module type MUL = functor (E : EQ) (N : NUM with type t = E.t) ->
MUL_S with module N := N and module E := E
Shayne Fletcher finally said:
​Thanks again for all your help, rixed, Gabriel, Nicolas! I wrote up all that I
learned in this exercise, here

Lwt 2.6.0 – monadic concurrency library


Anton Bachin announced:
I am pleased to announce the 2.6.0 release of Lwt.

This release fixes several serious longstanding bugs (see changelog
[1]). The primary work, however, is towards making Lwt easier to
contribute to and maintain. To this end:

- Lwt is now automatically tested on OS X, Cygwin, and Windows, in
 addition to Linux, with more platforms planned,
- there are documentation improvements,
- more test cases are being written,
- there is an initial plan/roadmap page, to be updated with your input
- a Gitter chat has been added [3],
- the issue backlog has been drained somewhat.

The next minor release, 2.7.0, will drop support for OCaml 4.01, and
begin a process of deprecating and very gradually removing obsolete
functions and modules, such as the Camlp4 syntax. This will yield a
smaller Lwt that is easier to understand. [ocaml.deprecated] attributes
will also make it safer to make desirable API changes.

A major near-term goal is to write more thorough documentation for Lwt,
and make Lwt easier to get started with. Please comment on omissions,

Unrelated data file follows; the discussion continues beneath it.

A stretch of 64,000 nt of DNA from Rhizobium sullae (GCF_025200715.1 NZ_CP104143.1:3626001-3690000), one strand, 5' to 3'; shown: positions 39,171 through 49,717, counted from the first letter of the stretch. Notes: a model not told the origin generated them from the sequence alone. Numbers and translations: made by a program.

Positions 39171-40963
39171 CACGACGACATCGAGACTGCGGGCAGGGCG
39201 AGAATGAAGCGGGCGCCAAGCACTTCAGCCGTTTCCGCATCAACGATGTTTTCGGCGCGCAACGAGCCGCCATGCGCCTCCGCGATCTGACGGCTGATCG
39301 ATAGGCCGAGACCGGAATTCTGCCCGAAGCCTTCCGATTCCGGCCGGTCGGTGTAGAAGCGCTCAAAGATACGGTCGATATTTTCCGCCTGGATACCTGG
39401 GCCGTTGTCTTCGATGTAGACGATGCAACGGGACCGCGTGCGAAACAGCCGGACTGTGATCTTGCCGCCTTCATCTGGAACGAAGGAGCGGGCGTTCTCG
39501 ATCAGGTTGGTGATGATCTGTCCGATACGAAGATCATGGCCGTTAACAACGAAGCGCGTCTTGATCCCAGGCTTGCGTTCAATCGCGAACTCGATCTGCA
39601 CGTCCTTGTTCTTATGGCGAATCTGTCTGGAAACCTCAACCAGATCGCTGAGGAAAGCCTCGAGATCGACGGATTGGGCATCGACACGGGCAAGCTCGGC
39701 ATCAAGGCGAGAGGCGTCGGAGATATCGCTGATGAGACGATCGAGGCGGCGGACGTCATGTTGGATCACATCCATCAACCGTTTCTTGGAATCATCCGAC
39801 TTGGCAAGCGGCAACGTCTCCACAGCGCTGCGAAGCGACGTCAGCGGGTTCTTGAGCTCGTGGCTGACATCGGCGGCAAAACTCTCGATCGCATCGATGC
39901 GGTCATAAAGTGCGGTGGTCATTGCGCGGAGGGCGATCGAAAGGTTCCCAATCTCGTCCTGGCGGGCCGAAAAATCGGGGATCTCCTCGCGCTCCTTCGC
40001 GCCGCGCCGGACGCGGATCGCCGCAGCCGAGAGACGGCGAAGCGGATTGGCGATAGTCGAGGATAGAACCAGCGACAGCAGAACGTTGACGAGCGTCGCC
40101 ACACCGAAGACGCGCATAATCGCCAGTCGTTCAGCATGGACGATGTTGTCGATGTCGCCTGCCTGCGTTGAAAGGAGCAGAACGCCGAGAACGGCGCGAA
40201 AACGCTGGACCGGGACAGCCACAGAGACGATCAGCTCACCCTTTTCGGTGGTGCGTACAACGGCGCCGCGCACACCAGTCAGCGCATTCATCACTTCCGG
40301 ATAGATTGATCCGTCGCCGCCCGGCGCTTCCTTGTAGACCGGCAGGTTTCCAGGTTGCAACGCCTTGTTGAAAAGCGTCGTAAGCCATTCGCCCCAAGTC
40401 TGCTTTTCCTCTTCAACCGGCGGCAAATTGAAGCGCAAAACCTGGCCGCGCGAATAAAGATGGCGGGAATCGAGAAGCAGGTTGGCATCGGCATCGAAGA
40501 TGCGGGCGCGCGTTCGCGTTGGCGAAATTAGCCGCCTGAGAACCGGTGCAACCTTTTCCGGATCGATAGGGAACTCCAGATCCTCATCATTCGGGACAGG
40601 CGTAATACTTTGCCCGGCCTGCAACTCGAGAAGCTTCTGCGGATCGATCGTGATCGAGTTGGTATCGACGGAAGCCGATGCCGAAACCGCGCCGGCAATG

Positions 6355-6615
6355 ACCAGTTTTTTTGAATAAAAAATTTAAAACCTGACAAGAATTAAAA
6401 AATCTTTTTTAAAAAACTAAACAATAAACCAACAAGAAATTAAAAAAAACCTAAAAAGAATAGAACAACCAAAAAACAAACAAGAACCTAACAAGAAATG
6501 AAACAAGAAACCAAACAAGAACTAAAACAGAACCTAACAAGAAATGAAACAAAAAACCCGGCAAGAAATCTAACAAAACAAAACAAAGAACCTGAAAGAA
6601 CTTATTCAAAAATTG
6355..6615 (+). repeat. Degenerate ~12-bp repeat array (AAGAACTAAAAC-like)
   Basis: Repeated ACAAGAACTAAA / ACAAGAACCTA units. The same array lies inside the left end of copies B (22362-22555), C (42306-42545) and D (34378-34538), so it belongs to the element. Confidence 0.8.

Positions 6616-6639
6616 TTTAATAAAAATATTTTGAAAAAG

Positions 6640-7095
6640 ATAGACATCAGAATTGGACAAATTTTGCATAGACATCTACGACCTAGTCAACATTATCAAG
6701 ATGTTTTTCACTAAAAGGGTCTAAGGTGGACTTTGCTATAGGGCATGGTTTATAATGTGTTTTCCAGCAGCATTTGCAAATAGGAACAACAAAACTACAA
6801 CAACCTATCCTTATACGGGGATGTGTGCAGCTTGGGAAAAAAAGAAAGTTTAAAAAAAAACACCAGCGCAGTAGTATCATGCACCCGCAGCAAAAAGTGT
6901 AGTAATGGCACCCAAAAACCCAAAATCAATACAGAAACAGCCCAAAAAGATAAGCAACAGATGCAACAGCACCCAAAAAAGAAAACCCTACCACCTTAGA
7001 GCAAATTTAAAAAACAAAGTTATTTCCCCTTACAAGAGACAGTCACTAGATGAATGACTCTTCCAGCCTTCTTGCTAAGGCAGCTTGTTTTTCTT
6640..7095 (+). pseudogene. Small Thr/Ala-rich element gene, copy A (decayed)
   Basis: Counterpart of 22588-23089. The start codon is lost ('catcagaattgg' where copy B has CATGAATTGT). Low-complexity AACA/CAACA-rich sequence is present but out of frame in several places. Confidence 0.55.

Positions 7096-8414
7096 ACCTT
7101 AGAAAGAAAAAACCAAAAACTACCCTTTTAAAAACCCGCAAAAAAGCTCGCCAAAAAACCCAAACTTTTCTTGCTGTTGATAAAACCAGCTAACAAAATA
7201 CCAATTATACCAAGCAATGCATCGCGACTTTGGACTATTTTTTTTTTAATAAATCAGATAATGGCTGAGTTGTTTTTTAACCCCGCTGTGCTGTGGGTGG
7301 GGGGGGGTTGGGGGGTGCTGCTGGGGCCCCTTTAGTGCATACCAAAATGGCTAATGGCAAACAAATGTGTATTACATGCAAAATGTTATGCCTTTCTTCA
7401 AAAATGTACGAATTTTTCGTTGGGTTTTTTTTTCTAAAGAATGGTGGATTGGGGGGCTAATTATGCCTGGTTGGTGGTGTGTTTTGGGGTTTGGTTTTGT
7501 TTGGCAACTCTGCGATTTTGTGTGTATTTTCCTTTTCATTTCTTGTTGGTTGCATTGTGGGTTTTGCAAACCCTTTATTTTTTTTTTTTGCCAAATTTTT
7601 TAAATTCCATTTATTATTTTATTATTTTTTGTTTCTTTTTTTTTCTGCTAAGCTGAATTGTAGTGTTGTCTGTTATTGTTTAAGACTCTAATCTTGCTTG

misleading parts, etc. (see contact [4]).

After addressing that, ordinary work will focus on quality of the
internals and API, especially with regard to performance.

Comments, issues, and contributions on any subject are welcome :)

Regards from new maintainer,




Gerd Stolpmann announced:
it is my pleasure to announce the another release of omake which is the
first one for six years. It mainly includes performance improvements
for large projects, and a number of bug fixes:

- omake got faster for large projects (this part of the work was
  funded by Lexifi)
- there is a new bootstrap system that unifies Unix and Windows
- it now also works with the MinGW port
- private variables in foreach loops work now as expected
- fixed "rm -rf" so that it never follows symlinks
  (2nd attempt of a fix)
- The "equal" function works also for arrays. This fixes
  a couple of unit tests using this feature.

The new homepage is now
See there for all the other links.

The old homepage is no longer updated (I don't have 
access, and don't know how to take it down).

batteries 2.5.3 -- compatible with OCaml 4.04


Gabriel Scherer announced:
Batteries Included is a community-maintained standard library
extension, with a focus on stability and compatibility. Bug reports,
pull requests and other contributions are warmly welcome, see the
project page at

The library's API documentation at:

Batteries 2.5.3 is now available. This minor release brings
compatibility with OCaml 4.04+beta2, and should be compatible with the
upcoming 4.04 release.

Mandelbrot fractal


Daniel de Rauglaudre announced:
I just updated the program MLbrot to display the Mandelbrot set, I
made some years ago. Written in OCaml.

Together with the sources, there is an executable compiled for Linux
Ubuntu. May work on your computer without having to be recompiled from
the sources. Not sure because I don't know anything about OSes.
Version is 1.02. Enjoy!

Other OCaml News

From the ocamlcore planet blog:
Here are links from many OCaml blogs aggregated at OCaml Planet,

ICFP Roundup: Talk Summaries and OCaml Workshop

Old cwn